By David Iberi
On August 5, 2010 the U.S. State Department published its annual Country Reports on Terrorism for 2009. Eight days later, on August 13, the foreign ministry of the Russian Federation issued a statement regarding the U.S terrorism document, with the purpose of showing how wrong and biased the United States’ position is on Georgia.
The State Department praised Tbilisi for its efforts to fight against terrorism, for deploying nearly 1,000 Georgian soldiers as part of the International Security Assistance Force (ISAF) in Afghanistan and for granting “blanket flight clearance” for all U.S. military aircrafts engaged in operations in Afghanistan and Iraq.
To Moscow’s displeasure, the report said that “Russian claims of Georgian support for Chechen terrorists and harboring of such individuals in the Pankisi Gorge were unsubstantiated, and the Georgian government has made transparent efforts to prove this to the international community.”
The State Department also noted that because of Georgia’s lack of ability to control the Georgian-Russian border across its Abkhazia and Tskhinvali region/South Ossetia segments, there was “unrestricted and unidentified flow of people, goods, and other potentially dangerous items from Russia into Abkhazia and South Ossetia…[and] the administrative boundary lines between Georgia and the conflict zones were further militarized in 2009 when Russia tasked its Federal Security Service (FSB) border guards to take over control from de facto authorities in both territories.”
The Russia-related section of the report reflects on the worsening situation in Russia’s North Caucasus region, just across the Georgian border, both in terms of an increase in the numbers of rebel attacks and a dangerous twist in their nature. “Almost 800 terrorist acts occurred in the North Caucasus in 2009, an increase of 30 percent compared to 2008. The Federal Security Service (FSB) claimed to have prevented 80 terrorist attacks and killed more than 500 militants in 2009. As for a new trend, the report claims that, “Throughout the North Caucasus, groups have, for the most part, moved away from mass attacks on civilians in favor of targeted attacks on police, local interior ministry officials, and departments responsible for combating the insurgency.”
The Russian foreign ministry in its statement disputed both Georgia’s reputable anti-terrorism record and the security problems stemming from Tbilisi’s inability to exercise control over the Russian-occupied Georgian regions. “Tbilisi is conducting a double game toward the terrorist underground in the North Caucasus,” the Russian statement alleged. “The Russian intelligence agencies have repeatedly presented convincing evidence in that regard, and objective observers have long noted this.” On the issue of the two occupied Georgian provinces, the Russian foreign ministry advised the Americans to take into account “the new geopolitical realities in the Caucasus,” which is Moscow’s euphemism for a sphere of influence.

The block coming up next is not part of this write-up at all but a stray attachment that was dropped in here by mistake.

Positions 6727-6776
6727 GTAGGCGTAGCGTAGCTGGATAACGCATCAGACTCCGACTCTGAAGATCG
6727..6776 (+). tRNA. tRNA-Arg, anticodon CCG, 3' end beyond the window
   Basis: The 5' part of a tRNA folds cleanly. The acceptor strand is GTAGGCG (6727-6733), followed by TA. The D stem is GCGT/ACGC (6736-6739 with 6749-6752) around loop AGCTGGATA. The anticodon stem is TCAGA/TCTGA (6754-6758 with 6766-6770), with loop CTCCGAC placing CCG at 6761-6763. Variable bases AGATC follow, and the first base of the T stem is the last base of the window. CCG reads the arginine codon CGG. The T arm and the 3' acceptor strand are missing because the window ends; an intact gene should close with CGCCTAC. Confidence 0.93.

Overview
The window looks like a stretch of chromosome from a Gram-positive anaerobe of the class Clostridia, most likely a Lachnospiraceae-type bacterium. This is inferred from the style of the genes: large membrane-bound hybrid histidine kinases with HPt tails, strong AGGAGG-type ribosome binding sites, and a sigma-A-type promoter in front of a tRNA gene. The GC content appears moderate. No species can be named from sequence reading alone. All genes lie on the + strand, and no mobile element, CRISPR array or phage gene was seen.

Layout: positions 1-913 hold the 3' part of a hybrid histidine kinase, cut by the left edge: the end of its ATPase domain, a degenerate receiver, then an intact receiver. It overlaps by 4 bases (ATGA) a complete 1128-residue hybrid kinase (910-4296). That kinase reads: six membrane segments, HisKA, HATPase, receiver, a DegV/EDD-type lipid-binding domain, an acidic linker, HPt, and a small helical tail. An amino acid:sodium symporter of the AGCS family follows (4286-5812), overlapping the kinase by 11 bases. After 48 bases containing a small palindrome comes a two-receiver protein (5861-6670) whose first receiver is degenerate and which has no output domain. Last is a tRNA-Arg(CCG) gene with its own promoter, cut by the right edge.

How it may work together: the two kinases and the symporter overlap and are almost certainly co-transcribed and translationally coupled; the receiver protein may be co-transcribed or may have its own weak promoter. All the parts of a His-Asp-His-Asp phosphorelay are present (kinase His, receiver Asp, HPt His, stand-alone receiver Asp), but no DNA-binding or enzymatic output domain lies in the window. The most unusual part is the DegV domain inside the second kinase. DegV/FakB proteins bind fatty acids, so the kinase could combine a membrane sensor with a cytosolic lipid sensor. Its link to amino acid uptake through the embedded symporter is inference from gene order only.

As if to prove the Kremlin’s line, the Russian-appointed leader of Chechnya Ramzan Kadyrov said on August 15 that “a militant liquidated in Chechnya” on Sunday was a “Georgian citizen.” “We are concerned by the fact that a citizen from the neighboring country was in the ranks of the militants,” said Kadyrov.
High-ranking Russian officials would rarely pass up the opportunity to accuse Georgia of being in one way or another connected to the unceasing warfare in the North Caucasus. After the devastating metro blasts in Moscow in March, Secretary of the National Security Council of the Russian Federation Nikolai Patrushev unsuccessfully attempted to link the attacks in some way to Georgia. Among the Russian officials accusing Tbilisi of stoking terrorism in the North Caucasus were the deputy minister of internal affairs, Colonel General Arkady Edelev, the director of the Federal Security Service, Alexander Bortnikov, and even Foreign Minister Sergei Lavrov.
Through its terrorism accusations against Tbilisi, Moscow seeks to blacken Georgia’s international image, which Russia hopes will help it win the ideological war on world stage and leave Georgia isolated and without friends. Since the ideological front is so important to Russia, attempts to come up with new terrorist allegations against Tbilisi will continue. Georgia, for its part, could successfully argue that one of the reasons why extremist forces have intensified their struggle against the Russian rule in the North Caucasus is because Russia declared Georgia’s two provinces independent. If South Ossetia or Abkhazia can be independent, then why cannot Dagestan, Circassia or Chechnya? Do not those lands have more convincing history and tradition of fighting for their independence?